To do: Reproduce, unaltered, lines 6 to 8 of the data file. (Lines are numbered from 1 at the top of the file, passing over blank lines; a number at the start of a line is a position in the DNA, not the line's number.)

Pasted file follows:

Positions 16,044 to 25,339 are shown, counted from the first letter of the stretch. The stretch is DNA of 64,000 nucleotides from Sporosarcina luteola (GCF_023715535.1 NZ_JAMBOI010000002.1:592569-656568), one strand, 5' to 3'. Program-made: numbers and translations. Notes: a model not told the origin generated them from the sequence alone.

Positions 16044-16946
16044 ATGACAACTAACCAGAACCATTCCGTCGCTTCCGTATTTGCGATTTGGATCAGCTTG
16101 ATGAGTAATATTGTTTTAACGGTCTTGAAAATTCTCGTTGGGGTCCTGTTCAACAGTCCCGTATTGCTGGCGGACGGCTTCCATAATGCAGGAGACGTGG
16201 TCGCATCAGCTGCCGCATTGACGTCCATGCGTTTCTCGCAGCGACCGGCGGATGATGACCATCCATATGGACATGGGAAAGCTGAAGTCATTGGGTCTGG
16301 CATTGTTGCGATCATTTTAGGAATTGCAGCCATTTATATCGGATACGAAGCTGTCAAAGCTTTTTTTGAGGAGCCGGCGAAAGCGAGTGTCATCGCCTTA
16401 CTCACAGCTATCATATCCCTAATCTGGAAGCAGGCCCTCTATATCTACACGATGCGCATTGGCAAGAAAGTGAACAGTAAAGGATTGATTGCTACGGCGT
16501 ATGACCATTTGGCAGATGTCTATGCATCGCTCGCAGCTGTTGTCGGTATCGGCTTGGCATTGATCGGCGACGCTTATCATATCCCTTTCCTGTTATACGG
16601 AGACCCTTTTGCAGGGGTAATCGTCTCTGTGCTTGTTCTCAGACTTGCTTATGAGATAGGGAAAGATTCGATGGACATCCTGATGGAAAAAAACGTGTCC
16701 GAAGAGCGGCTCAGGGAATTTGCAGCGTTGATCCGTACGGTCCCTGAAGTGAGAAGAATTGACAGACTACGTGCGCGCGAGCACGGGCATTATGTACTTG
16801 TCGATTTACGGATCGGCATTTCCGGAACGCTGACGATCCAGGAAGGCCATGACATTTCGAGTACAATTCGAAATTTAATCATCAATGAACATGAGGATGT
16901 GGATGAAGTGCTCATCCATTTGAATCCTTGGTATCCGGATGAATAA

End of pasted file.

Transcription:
16301 CATTGTTGCGATCATTTTAGGAATTGCAGCCATTTATATCGGATACGAAGCTGTCAAAGCTTTTTTTGAGGAGCCGGCGAAAGCGAGTGTCATCGCCTTA
16401 CTCACAGCTATCATATCCCTAATCTGGAAGCAGGCCCTCTATATCTACACGATGCGCATTGGCAAGAAAGTGAACAGTAAAGGATTGATTGCTACGGCGT
16501 ATGACCATTTGGCAGATGTCTATGCATCGCTCGCAGCTGTTGTCGGTATCGGCTTGGCATTGATCGGCGACGCTTATCATATCCCTTTCCTGTTATACGG